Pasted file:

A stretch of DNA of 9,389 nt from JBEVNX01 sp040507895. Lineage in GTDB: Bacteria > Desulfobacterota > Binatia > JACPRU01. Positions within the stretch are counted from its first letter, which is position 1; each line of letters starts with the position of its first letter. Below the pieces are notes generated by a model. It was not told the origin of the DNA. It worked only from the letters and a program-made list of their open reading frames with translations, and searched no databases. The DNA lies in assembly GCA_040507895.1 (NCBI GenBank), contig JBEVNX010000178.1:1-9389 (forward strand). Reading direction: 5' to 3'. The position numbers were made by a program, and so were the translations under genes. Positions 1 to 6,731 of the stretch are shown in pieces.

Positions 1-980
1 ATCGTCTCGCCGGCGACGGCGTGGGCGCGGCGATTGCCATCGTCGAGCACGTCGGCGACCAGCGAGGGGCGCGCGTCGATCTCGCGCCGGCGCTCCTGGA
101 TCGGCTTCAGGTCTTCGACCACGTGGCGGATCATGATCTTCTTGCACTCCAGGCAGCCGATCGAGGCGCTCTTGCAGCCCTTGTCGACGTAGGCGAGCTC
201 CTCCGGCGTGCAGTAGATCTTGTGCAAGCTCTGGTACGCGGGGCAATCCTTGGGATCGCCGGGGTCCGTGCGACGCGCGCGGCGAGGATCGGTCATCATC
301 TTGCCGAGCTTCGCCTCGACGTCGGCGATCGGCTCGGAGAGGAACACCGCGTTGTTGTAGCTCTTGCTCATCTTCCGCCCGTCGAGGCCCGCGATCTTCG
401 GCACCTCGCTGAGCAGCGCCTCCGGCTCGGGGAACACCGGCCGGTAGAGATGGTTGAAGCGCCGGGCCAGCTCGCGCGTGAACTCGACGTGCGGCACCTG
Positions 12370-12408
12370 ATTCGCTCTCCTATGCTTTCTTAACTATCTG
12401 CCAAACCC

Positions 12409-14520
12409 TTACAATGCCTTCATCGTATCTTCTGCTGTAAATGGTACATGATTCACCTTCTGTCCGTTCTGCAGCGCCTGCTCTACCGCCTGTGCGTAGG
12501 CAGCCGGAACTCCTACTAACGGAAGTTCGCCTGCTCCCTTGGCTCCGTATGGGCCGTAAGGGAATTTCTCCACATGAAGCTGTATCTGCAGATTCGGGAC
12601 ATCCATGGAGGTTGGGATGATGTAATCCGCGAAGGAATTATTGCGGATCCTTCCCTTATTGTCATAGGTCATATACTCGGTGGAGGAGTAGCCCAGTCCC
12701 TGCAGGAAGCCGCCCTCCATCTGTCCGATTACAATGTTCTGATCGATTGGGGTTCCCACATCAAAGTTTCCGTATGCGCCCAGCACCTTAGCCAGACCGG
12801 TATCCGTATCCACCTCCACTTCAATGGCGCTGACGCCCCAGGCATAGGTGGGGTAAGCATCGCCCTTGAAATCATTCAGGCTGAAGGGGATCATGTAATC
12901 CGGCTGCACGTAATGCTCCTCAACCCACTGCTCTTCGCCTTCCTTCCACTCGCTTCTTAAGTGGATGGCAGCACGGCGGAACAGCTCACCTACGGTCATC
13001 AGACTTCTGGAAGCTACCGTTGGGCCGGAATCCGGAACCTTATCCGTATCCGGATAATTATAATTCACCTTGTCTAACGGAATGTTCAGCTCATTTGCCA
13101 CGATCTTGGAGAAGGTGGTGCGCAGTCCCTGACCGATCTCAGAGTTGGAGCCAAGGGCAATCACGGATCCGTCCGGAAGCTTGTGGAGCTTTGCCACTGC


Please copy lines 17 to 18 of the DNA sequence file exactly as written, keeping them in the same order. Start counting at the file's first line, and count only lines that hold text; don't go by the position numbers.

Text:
12901 CGGCTGCACGTAATGCTCCTCAACCCACTGCTCTTCGCCTTCCTTCCACTCGCTTCTTAAGTGGATGGCAGCACGGCGGAACAGCTCACCTACGGTCATC
13001 AGACTTCTGGAAGCTACCGTTGGGCCGGAATCCGGAACCTTATCCGTATCCGGATAATTATAATTCACCTTGTCTAACGGAATGTTCAGCTCATTTGCCA